Endocannabinoid System and CB1 & CB2 Receptors
In this article, we’re getting scientific about what marijuana does to the body and the brain. Human beings have gone through a strange relationship with cannabis over the years, but it is becoming more accepted in numerous parts of the world, and America has legalized cannabis for recreational use in many states. In Canada, cannabis is legal everywhere. The human endocannabinoid system is the part of the brain that processes most of the effects of cannabis, and this is what we’re explaining below.
What is the Endocannabinoid System?
The endocannabinoid system is sometimes shortened to ECS. It is a complex system within the brain that we’ve only actually known about since the 90s. Whether you take cannabis or not, the endocannabinoid system diagram is the same and exists in each and every human.
What Functions Does the Endocannabinoid System Regulate?
There are still studies being done on the ECS and what it does, but it is known to regulate a lot of human functions such as the appetite (explains the famous “munchies”), memory, reproduction, and sleep, as well as the mood. The human endocannabinoid system is important for everyone, not just those who smoke weed.
Other functions that have been shown in studies to be impacted by the system include cardiovascular system function, muscle growth, stress levels, metabolism, learning…it is clear that we don’t fully understand the ECS, but it is also clear how important it is for everyone.
What Are the Two Main Receptors Within the ECS?
The ECS is made up of endocannabinoid receptors as well as enzymes. There are two receptors that make up the main part of the human endocannabinoid system, called CB1 and CB2. They’re not just found in the brain, they are found within different parts of the body.
Endocannabinoids bind to the endocannabinoid receptors to tell them that action needs to be carried out within the body. An endocannabinoid system diagram can show where the different parts of the body are impacted.
- CB1 receptors are situated within the central nervous system.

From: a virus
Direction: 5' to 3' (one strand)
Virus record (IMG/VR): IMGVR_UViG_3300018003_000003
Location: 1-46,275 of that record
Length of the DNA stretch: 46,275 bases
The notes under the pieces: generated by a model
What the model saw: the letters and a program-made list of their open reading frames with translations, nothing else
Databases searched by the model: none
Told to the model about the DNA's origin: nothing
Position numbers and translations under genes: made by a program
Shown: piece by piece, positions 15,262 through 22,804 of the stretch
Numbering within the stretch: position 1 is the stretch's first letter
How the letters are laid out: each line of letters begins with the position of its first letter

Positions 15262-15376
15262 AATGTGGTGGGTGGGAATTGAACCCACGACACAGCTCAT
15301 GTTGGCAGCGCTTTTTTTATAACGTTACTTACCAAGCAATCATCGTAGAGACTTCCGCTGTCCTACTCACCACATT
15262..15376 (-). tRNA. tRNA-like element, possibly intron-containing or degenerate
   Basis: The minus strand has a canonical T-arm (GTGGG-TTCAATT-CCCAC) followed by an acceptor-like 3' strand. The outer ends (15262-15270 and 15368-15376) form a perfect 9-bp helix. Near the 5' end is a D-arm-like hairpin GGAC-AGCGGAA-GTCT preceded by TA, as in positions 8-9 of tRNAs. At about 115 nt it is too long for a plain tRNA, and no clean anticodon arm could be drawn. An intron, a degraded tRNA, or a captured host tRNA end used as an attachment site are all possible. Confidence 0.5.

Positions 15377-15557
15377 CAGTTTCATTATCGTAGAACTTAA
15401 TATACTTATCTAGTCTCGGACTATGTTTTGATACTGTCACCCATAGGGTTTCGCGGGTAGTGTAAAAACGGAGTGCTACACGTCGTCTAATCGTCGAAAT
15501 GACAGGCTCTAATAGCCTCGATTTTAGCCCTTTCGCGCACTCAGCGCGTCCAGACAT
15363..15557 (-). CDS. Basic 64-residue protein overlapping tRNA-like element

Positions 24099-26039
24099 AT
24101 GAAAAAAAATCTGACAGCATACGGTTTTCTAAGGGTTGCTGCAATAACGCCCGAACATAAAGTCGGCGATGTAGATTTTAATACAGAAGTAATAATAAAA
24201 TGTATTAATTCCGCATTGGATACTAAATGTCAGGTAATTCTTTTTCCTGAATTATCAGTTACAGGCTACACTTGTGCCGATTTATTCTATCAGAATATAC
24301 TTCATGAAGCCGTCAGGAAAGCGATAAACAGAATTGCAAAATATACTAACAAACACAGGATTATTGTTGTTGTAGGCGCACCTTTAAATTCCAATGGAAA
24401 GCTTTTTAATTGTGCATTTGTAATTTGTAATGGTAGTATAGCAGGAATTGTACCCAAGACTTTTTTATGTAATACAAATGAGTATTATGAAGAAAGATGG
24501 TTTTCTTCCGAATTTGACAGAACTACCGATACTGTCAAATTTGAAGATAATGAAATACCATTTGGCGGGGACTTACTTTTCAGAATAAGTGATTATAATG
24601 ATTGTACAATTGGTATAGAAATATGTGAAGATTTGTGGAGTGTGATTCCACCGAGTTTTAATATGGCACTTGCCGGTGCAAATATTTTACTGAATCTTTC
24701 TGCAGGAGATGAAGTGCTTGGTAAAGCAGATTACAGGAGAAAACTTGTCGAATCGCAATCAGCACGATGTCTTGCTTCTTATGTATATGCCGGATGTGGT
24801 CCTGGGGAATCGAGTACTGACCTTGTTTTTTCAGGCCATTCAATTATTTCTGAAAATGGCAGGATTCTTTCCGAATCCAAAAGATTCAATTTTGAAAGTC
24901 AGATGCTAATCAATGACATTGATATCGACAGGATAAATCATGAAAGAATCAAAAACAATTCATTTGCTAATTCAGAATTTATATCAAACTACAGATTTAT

- CB2 endocannabinoid receptors are found in the peripheral system, such as within immune cells.
The endocannabinoids binding to these different receptors influence different areas. A CB1 receptor within a nerve somewhere in the body might be able to heal pain or inflammation in a certain part of the body.
Deficiencies in the Endocannabinoid System
There is a theory that endocannabinoid deficiency in your body can cause certain different conditions to spring up or develop. There as been a lot of research on conditions like Fibromyalgia and IBS as well as people who are susceptible to migraines.
If this theory is true (as a lot of evidence would suggest) then it is possible that it could be treated within the endocannabinoid system and CBD could play a vital role, as well as THC containing cannabis products.
THC products and CBD products are both very different, and it is important to understand that THC will cause a ‘high’ whereas CBD doesn’t. CBD can still cause a lot of the positive effects people find from cannabis products and may even be legal in more places where cannabis is outlawed. Using either CBD or THC can have a big impact on the Endocannabinoid system, but they don’t work in exactly the same way.
CBD has pretty much no chance of causing any negative effects, whereas some people find that THC is the cause of some issues mentally and physically.
How does CBD interact with the ECS?
Even after some pretty extensive studies, experts aren’t totally certain of the ways that CBD and THC bind with the ECS. They do know that the two don’t work in the same way, though.
CBD is thought to work by preventing endocannabinoids found in the system from being broken down so they have a more profound impact on the body. These endocannabinoids and enzymes may already exist within the body. Some people think that CBD binds to other receptors that still aren’t completely understood.
What we do know is that CBD can have a big impact on the endocannabinoid system and both the CB1 and CB2 receptors can be altered by the addition of THC and CBD to your system.
The ECS system is still being understood, but its existence cannot be questioned, and there is no doubting the significant impact it can have on a number of the functions of the body. There are plenty of reasons why THC and CBD have become so popular as medicinal products as well as simply being something we can use for a high. The endocannabinoid system and CBD can’t actually cause any sort of high when combined, so the benefits are much further reaching such as anti-inflammatory properties.